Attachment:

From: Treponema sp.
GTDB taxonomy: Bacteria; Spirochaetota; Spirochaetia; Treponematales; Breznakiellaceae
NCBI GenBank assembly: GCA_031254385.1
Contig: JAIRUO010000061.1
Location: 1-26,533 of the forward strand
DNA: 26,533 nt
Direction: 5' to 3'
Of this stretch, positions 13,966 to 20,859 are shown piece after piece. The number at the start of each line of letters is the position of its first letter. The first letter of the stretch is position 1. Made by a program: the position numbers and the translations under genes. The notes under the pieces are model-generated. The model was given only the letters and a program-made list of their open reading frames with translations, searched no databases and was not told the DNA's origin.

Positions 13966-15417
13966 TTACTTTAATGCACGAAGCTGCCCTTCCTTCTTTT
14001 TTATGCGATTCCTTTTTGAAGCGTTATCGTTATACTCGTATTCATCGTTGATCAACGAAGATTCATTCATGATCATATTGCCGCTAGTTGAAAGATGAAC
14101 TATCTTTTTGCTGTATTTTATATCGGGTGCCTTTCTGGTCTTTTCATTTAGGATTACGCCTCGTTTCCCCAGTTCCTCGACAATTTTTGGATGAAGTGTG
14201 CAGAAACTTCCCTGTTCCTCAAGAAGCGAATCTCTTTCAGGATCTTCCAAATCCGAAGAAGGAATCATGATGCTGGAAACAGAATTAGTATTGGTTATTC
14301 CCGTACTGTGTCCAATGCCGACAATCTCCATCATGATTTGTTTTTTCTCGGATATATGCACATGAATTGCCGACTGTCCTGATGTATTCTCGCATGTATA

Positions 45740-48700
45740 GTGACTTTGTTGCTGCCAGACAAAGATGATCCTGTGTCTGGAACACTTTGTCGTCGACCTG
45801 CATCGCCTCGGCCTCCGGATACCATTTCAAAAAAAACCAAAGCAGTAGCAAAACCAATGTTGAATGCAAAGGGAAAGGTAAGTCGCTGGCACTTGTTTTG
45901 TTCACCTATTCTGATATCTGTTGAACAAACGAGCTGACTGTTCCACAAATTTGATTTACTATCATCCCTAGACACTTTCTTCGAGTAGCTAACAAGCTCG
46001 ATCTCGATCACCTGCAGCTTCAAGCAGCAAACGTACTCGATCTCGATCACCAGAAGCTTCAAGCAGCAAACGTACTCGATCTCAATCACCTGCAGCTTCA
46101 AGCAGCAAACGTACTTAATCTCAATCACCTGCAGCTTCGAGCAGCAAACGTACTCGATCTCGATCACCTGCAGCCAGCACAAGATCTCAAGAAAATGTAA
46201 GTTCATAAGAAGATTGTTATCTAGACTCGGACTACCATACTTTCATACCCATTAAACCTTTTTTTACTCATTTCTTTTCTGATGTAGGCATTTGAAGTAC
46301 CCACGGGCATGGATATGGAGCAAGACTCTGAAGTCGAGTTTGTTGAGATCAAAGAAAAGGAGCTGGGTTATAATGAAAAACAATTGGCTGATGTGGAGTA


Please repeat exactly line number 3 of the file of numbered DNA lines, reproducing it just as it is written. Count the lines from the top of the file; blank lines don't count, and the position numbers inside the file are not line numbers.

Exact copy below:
NCBI GenBank assembly: GCA_031254385.1